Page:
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Moles


You finally get your yard manicured to the point where you are selecting sites for your private putting green when an uninvited neighbor sneaks over and drills a few of his own holes in your front nine. This wouldn't be so bad but he persists in leaving his divots and roughing up the course with mounds of dirt that raise par to unacceptable levels.
You’ve got a MOLE!
The social life of moles is poorly understood.  They tend to be solitary and very territorial.  Frequently they will fight to the death defending territory but then share runs and burrows like prairie dogs.
The Townsends’ mole (our local variety) mates during February and March producing a litter of three to five young in six weeks.  The young use the mothers burrows for about six months before setting out on their own.
An acre of grass will typically support one to three animals but  wooded lots can support many more.  Often animals that invade lawns are foraging from adjacent wooded lots.
Moles are nearly blind and hunt almost exclusively by sense of smell.
They feed in tunnels just below the surface of the soil and can extend these tunnels up to 100 feet in one day.
In spite of years of research no affordable, effective means of controlling moles has been found except trapping.
Moles primarily feed on insects. To date (in spite of claims to the contrary) no one has produced a bait that feels, moves and tastes like an insect.
Repellants fail because moles can detect them and dig around them.  This can lead to more hills than if they were left alone.
Gasses fail because porous soil allows it to escape before it can reach levels high enough to injure the animal.
Concussion works but propane can’t be used within 50 feet of a building.
Killing the insects they feed on with pesticides isn't very effective either.  This approach requires intensive repeated applications to the soil which isn't good for the environment or beneficial insects which help keep other pests in check.  It also doesn't prevent the animals from checking the yard for food anyway.
Years of research have been invested in testing home remedies, poisons, repellants and pesticides and all have proven prohibitively expensive, less effective or more damaging to the environment than trapping.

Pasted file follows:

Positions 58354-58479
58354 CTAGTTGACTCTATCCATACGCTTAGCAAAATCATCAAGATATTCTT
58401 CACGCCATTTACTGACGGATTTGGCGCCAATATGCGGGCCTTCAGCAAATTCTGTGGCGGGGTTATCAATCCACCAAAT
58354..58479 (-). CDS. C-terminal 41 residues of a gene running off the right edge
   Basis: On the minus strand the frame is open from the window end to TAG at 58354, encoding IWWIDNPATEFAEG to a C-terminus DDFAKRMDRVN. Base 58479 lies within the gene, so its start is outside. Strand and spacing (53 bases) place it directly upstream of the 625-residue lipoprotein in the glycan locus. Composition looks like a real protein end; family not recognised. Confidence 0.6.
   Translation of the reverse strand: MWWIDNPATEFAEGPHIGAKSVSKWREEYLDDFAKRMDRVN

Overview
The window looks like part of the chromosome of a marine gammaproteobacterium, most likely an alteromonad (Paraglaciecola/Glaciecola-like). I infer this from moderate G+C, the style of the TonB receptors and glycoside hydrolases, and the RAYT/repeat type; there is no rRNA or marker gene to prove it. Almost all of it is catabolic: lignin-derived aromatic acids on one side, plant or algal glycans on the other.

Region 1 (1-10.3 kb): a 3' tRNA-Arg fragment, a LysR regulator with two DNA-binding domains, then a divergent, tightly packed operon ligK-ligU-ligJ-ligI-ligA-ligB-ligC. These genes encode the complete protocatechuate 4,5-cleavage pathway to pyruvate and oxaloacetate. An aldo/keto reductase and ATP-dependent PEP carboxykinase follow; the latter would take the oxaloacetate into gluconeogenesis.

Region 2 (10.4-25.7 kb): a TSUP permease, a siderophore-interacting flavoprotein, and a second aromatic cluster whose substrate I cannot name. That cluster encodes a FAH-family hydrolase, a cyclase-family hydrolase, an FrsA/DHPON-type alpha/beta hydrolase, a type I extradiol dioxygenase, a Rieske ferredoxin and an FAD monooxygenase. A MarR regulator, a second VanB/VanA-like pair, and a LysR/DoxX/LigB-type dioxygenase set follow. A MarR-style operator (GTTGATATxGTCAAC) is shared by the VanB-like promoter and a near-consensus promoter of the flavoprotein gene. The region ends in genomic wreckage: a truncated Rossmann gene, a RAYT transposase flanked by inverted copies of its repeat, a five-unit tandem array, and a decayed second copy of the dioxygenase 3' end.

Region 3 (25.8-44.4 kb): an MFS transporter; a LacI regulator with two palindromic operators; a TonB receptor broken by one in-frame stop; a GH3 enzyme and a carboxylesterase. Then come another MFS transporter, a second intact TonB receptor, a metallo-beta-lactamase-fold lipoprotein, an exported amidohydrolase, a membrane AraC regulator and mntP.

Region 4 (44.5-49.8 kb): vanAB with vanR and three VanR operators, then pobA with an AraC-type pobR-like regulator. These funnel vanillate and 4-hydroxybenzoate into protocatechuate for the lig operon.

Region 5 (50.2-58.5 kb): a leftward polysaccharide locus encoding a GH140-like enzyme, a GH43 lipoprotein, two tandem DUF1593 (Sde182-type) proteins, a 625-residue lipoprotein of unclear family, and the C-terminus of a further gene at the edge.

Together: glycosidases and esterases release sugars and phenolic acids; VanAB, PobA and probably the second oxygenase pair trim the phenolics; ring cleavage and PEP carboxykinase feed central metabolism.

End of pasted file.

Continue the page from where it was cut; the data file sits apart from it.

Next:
When it comes to managing moles our options are extremely limited.
The law of unintended consequences dictates that whenever you create a rule to handle one problem it often  has unanticipated negative results.  Much like squeezing a balloon, pinching one spot just causes it to bulge out somewhere else.
Recently, State Rep. Joel Kretz made headlines when he exposed the unintended consequences of the trapping initiative (Initiative 713) passed in 2000.  State employees were cited for trapping on the capitol grounds in violation of the initiative.
The intent of the initiative was not to eliminate trapping but to stop the use of certain types of “body gripping” traps considered inhumane and then only when used for recreation or fur trade.
Unfortunately, when it came to interpreting the intent and enforcing the initiative, the Dept of fish & wildlife (DFW)  determined that it included all trapping including nuisance wildlife.
So, what does any of this have to do with moles?
Moles are native wildlife and as such under the jurisdiction of DFW.
Until it is changed, the law says we can only use “live” traps (which seldom if ever work).  Traps must be checked every 24 hours.  Captured animals may not be deprived of food or water and they must be released where they are caught or euthanized (killed).  You may not relocate them without an environmental impact study and special permit.
You may however, drown them (humanely?) after catching them live. 
Maybe the folks sent to Olympia should take a Mulligan on this one.■